He would get up when the sun rose in his small village in southern Ethiopia. There were no clocks and no watches and he didn’t know how to tell time anyway, but he said he knew that if he didn’t run quickly to get to school on time, he would be beaten.
Weyessa “Ace” McAlister was 8 years old. He had to run six miles each way.
“The reason we run to school is mainly to avoid the punishment.”
Weyessa “Ace” McAlister
There were 100 children in his class. He ran to school for about three years, until the day his grandfather told him that he and his younger sister would have to go to an orphanage in Addis Ababa, the Ethiopian capital. There were 11 children living in his grandparents’ house at the time. Weyessa’s father had died when he was 3. His parents had divorced, he said, and he had no contact with his mother.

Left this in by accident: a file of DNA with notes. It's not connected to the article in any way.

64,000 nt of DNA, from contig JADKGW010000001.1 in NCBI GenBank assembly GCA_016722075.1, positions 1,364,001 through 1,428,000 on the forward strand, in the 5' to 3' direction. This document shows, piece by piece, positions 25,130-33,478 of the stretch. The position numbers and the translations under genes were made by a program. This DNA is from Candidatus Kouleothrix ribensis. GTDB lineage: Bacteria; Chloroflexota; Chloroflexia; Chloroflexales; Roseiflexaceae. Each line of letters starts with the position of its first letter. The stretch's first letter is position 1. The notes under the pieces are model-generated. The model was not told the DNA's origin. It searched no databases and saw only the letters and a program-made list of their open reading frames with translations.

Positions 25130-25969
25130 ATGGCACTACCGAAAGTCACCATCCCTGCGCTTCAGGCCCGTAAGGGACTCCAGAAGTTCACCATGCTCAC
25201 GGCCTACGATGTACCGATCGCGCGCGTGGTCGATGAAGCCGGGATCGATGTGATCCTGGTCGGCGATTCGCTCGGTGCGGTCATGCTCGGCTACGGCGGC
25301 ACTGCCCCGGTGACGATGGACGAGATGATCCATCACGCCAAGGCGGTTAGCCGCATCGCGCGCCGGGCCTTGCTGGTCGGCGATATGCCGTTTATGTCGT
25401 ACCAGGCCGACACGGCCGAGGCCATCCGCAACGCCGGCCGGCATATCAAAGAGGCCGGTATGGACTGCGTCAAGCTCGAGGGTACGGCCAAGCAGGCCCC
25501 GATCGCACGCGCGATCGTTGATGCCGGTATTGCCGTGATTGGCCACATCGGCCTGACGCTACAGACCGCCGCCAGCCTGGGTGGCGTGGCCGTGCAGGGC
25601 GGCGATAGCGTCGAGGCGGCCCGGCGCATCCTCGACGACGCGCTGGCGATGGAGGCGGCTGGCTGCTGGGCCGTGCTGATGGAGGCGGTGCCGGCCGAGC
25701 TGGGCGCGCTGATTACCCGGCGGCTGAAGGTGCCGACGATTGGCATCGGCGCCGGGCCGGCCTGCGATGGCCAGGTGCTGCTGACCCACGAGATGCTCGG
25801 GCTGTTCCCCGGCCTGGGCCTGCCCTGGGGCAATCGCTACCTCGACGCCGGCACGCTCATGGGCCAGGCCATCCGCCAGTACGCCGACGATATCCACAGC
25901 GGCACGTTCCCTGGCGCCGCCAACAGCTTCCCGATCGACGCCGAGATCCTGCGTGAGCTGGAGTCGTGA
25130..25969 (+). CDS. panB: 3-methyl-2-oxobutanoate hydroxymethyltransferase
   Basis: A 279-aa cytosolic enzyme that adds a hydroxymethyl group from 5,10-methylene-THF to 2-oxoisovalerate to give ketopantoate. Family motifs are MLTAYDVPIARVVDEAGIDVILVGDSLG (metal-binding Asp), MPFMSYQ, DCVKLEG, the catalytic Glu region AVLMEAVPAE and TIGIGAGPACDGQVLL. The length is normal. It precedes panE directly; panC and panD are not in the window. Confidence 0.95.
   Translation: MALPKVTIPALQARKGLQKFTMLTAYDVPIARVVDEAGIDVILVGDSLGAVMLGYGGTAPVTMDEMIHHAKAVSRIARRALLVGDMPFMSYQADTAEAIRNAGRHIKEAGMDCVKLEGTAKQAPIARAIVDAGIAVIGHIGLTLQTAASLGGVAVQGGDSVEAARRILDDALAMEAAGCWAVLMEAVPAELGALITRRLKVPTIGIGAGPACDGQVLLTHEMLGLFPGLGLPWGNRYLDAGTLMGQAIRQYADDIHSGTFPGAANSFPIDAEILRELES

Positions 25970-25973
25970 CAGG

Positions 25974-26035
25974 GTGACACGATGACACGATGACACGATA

Around the same time, in western Massachusetts, a couple with four children was raising a small boy, an orphan from Burkina Faso, a country in West Africa. While there were already children in the household, Steve McAlister said he and his wife thought it would be beneficial to have siblings with similar ethnic backgrounds.
“That’s how it began,” he said.
Some friends had adopted children from Ethiopia, so the McAlisters traveled there and found Weyessa and his sister, Masho, in the orphanage. The McAlisters, Steve and Rosemary, adopted both of them.
For Weyessa, everything was new and strange. When he first went to the city in Ethiopia, he saw his first car and his first television set. When he came to the U.S., he took his first airplane ride. It was terrifying. He got carsick when he had to ride in a car. He didn’t speak English. He had no idea where Great Barrington, Mass., was, the town where he would live.
Sports, though, they were the same. He loved soccer. He had never run with shoes, or on a track. But he adapted.